Monday, February 28, 2011

Favorite Manga #10: Hikaru no Go

Hikaru was a normal kid, not really exceptional at anything.  Then, he found an old Go board that was inhabited by the ghost of a Go master who was searching for the 'hand of God' (the ultimate game of Go).  At first Hikaru allows the ghost to use him to play go, but eventually it's Hikaru who is playing and wondering just how far he will be able to go.

Hikaru: This is a rarity in manga because it spans many years, rather than weeks or months, and you can really tell.  (Yes there are manga, like Dragon Ball that span a lifetime, but you constantly jump large spans of time)  Hikaru grows up bothy physically and mentally right before your eyes, there are no time gaps here.  At first he really acts like a little kid, but at the end he's so dedicated.  I adore him.

Sai: A master at Go, and dedicated even after his death, Sai was never really worried about himself being the best.  He's more than willing to teach Hikaru, he just wants to see the best.  His relationship with Hikaru and his dedication to Go can often be amusing to watch.

*** This is a 23 volume series. I read the first 18 in scanlations/translations (I currently own the Japanese, but since I can't read Japanese, I read along with the translations) before the series was bought.  I have also read the first few volumes in Shonen Jump and saw no noticeable difference between them and what I had previously read.***

You would think that a manga where one of the main characters is a ghost would be more supernatural, but this is one of the most realistic stories I've ever read.  I knew nothing about Go before I started (and little more now) but ate the story up.  Hikaru's journey from a normal kid to a professional had me eagerly wanting more, but its not without its heartaches.

     at the start:

     at the end:

 One of the best artists I've seen.  I've read manga where the character looks different at the end, but its usually because the artists has improved or gotten board with the series, but here it's because the character aged.  This is a strong 5 out of 5 on its amazing art.  

Friday, February 25, 2011

Favorite Manga #11: Fruits Basket

After being found living on the Sohma family's land because she couldn't be a burden to her family, Tohru moves in with them and discovers their family secret: certain members of the family turn into a member of the Chinese Zodiac when hugged by a member of the opposite sex.  These same members of the family also owe loyalty to the one who is the reincarnation of god.  One of those members of the zodiac has the promise of a cage for his future.  So, Tohru vows to help them all find a way to break the curse and have the promise of a real future, and she does this the only way she knows how, by being a friend.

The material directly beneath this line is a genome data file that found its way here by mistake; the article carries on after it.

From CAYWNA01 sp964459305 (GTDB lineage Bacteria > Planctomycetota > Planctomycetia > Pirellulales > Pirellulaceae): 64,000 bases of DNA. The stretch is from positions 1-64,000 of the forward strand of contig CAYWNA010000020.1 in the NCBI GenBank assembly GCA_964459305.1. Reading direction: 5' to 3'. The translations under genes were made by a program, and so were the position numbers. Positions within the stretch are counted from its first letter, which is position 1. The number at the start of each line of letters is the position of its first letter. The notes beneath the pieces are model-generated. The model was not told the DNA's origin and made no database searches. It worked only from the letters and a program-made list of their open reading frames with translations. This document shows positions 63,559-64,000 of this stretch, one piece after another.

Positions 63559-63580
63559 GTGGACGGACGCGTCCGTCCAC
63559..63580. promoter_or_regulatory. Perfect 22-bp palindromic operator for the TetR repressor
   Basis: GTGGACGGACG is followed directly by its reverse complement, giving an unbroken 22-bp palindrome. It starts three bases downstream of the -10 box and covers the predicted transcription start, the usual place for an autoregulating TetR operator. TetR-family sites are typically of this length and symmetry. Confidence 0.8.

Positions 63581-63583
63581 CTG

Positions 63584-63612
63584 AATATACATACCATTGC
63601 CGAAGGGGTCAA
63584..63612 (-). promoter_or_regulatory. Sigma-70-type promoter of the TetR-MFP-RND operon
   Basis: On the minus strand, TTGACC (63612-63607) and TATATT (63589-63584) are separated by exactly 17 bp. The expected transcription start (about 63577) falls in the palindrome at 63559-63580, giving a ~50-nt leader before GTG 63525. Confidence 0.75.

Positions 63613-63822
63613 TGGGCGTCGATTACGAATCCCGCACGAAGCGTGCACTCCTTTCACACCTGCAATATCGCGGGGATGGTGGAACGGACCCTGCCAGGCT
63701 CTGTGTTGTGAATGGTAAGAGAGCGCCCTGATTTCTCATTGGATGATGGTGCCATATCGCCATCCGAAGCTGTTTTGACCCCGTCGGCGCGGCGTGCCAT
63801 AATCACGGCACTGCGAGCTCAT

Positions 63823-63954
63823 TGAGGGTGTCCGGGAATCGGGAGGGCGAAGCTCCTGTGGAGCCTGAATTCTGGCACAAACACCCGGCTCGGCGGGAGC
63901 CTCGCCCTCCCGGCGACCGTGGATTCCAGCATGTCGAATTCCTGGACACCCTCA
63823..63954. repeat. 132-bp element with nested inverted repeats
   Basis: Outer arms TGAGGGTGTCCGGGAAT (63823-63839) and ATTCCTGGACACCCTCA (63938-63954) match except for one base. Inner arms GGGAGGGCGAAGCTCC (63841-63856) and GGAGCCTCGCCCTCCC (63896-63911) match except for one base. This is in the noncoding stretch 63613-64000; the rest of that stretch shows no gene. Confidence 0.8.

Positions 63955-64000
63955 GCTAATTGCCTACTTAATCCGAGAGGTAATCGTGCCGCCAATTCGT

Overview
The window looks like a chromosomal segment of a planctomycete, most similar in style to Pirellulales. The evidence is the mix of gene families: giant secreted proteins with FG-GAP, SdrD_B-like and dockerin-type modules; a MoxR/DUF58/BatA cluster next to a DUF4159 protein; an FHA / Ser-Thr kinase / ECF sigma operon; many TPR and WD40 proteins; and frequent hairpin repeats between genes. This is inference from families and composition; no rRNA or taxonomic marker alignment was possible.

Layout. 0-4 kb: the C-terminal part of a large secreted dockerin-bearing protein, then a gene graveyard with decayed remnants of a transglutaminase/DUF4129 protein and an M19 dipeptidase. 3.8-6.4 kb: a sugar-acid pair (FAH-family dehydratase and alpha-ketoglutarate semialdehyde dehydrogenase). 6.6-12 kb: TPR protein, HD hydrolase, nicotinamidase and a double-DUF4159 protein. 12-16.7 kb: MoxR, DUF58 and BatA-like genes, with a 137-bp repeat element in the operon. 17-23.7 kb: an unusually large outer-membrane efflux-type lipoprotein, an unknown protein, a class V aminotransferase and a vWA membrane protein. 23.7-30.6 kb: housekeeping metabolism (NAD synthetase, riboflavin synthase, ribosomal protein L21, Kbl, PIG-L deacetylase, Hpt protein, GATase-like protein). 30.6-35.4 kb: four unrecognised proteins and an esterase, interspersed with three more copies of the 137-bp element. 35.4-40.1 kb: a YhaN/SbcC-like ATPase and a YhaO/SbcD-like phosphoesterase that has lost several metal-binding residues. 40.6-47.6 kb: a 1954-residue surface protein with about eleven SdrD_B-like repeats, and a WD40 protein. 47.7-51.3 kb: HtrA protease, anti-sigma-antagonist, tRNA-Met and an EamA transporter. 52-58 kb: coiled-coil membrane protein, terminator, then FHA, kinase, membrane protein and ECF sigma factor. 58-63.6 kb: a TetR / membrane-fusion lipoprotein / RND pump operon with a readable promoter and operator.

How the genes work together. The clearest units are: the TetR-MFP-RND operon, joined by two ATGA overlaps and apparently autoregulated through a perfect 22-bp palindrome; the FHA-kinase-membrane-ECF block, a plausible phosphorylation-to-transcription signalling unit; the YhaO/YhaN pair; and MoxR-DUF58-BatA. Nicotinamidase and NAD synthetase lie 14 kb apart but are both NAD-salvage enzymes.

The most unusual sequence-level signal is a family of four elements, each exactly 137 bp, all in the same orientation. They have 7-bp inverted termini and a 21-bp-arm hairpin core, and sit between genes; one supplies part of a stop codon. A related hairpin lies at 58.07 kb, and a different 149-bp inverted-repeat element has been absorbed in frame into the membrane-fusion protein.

Tohru: Tohru is not the brightest girl, but she's kind-hearted and likeable.  Its almost amazing  how she was able to help the Sohma family without doing much more than being a friend.  No matter how bad things seemed, Tohru never let herself be pushed away.

Kyo: An angry soul because of how poorly he's been treated by the Sohma family, but Tohru helps him to relate to others and brings out the best in him.

Yuki: A nice guy who never allowed himself to get close to others due to his family secret, begins to let others in partly due to Tohru and partly do to the members of the student council.

This is a cute story that touches on (but never dwells to long) in the darker aspects of the family's drama.  You become invests in the characters and hope that not only does the curse break, but they they are able to be happy.  A rare store where there is no true villain, just people who are stuck in the role fate put them in and unable to break free.  A satisfying ending that takes you into the future, though I, personally, wish it had included more about other characters.

There is no was that I can complain about Fruits Basket art.  While it is not my favorite art style, it is still a very beautiful shojo manga.

Thursday, February 24, 2011

Book Shelf Tour

I have decided to take a break from my normally scheduled posts, to do a book shelf Tour.  I thought about adding it on top of the reviews, but this made more sense to me. This is really picture heavy.

First, the mass market paperbacks. 

Then there's the larger paperbacks and a few smaller hardcovers:

 The books on the top of this bookshelf are the last of the midsize books.  The books on the shelf are the first of my two TBR pile shelves:
 The start of my hardcover books:

The last of my hardcovers (on top shelf) and my 2nd TBR pile:
And, what probably makes the bulk of my books, my manga: